Remember the big debacle with the Wolverine piracy stunt? It stirred quite the debate across the net between classic respectful consumers vs the modern-day internet consumer with the oddest of excuses for what is known as stealing. But then the movie still made its money. They all make their money no matter what pranks people pull.
Me, in case you didn’t know… I actually pay for the products I use. It’s the old fashion thing to do!
But what of pirated movies? Was there a more popular movie to steal than Wolverine? There certainly was and we have the list of the top 10 most pirates movies of the year along with top 10 lists for total domestic box office earnings and top DVD sales.
The most pirated movie out there was J.J. Abrams’ Star Trek, edging out Transformers: Revenge of the Fallen with almost 11 million illegal downloads. The 3rd most downloaded film was Guy Ritchie’s RocknRolla.
With RocknRolla, people wonder if the mere $26 million it made could have been more if WB actually marketed it properly or if people had actually gone to see it instead of steal it. But alas, you know how we here at Screen Rant feel about the matter.
The article on THR esq. makes a great debate about how the process of a movie release potentially contributes to the process instead of just releasing everything at the same time to the theater, DVD etc.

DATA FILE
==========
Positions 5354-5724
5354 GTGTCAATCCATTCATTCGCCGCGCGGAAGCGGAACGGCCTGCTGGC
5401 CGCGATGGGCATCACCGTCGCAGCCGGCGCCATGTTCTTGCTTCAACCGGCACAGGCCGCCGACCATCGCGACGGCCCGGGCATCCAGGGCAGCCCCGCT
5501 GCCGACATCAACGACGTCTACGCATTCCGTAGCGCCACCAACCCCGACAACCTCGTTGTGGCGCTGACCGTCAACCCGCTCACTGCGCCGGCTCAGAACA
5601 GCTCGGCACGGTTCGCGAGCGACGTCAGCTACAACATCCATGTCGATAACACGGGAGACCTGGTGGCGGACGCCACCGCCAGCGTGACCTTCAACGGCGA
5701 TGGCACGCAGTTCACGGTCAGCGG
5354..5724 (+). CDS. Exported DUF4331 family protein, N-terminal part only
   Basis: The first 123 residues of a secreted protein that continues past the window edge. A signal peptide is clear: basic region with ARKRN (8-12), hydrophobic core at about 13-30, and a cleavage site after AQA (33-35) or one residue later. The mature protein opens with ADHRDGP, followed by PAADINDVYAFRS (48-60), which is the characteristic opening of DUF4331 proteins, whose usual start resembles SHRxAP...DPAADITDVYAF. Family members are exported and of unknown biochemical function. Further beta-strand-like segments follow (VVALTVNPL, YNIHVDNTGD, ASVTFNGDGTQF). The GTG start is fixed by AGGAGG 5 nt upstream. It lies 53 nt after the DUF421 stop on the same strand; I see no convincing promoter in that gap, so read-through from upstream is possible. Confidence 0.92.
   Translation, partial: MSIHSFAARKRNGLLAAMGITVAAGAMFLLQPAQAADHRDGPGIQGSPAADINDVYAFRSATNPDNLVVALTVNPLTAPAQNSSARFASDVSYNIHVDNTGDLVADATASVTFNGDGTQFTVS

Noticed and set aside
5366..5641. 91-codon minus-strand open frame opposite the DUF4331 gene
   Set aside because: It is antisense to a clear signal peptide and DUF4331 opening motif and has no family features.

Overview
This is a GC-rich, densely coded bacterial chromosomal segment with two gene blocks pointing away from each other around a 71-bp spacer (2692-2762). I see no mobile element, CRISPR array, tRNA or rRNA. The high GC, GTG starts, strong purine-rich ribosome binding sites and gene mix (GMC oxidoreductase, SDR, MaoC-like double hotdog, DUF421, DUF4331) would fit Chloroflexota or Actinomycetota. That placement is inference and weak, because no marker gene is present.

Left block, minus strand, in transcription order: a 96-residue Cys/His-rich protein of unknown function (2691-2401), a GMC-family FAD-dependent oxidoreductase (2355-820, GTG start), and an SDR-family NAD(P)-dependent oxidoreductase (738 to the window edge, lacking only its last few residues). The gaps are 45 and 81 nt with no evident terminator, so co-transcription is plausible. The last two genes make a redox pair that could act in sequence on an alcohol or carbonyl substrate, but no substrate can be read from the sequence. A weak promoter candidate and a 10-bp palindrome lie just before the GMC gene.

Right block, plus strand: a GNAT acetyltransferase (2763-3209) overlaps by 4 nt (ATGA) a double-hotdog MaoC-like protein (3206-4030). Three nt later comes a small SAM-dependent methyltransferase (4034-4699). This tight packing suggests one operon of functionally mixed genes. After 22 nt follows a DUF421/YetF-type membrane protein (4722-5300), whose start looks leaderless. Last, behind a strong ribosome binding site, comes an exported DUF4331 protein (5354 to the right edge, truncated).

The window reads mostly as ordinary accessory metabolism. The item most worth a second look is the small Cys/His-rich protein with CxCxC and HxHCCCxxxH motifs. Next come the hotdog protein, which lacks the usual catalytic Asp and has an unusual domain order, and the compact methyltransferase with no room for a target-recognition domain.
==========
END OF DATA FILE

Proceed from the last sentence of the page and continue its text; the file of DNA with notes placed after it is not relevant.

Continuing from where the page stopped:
So what were the top 10 illegally downloaded movies?
|Movie||Est. Downloads (Mil)||Worldwide Box Office ($Mil)|
|Transformers: Revenge of the Fallen||10.60||835.0|
|Harry Potter and the Half-Blood Prince||7.93||929.4|
|State of Play||7.44||87.8|
|X-Men Origins: Wolverine||7.20||373.0|
For those who have made a habit out of stealing, they’ll pitch their argument that the movie still made money.
It’s an interesting top-10 list, that’s for sure. And if these movies were the most illegally downloaded, does this portend to a brand new kind of top-10 list we have to start reporting on?
So this got me to thinking. How do the illegal downloads add up with legitimate sales numbers? Is there a trend in theft that can be applied to legitimate numbers?
Let’s take a look and see what we see:
|TOP DVD SALES||Sales Revenue for 2009 ($ millions)|
|2||Transformers: Revenge of the Fallen||187.2|
|3||Madagascar: Escape 2 Africa||107.0|
|6||Monsters vs. Aliens||73.8|
|8||Ice Age: Dawn of the Dinosaurs||70.3|
|9||X-Men Origins: Wolverine||68.8|
chart source: The Numbers
|TOP U.S. BOX OFFICE||B.O. for 2009 ($ in mil)|
|1||Transformers: Revenge of the Fallen||$402|
|2||Harry Potter and the Half-Blood Prince||$302|
|6||The Twilight Saga: New Moon||$231|
|7||Monsters vs. Aliens||$198|
|8||Ice Age: Dawn of the Dinosaurs||$197|
|9||X-Men Origins: Wolverine||$180|
|10||Night at the Museum: Battle of the Smithsonian||$177|
chart source: The Numbers
Star Trek was the top grossing illegal download, but Star Trek was 7th and 5th in the DVD and Box Office Charts. Hmm. I’m starting to think that some of you who say you’re previewing a film illegally to know you’ll buy it, aren’t following through on that line. Yet it looks like Transformers then contends in the other direction. Then The Hangover looks to go in either direction. The Hangover was 4th on the illegal download chart, but non-existent in the top-10 of DVD purchases while it was 4th in 2009 of Box Office performers.
That is, if these charts could be compared to each other. Initial review makes me wonder, but scientifically, there’s so much more that can go into this little comparison that we could go on and on for a while.
Source: THR esq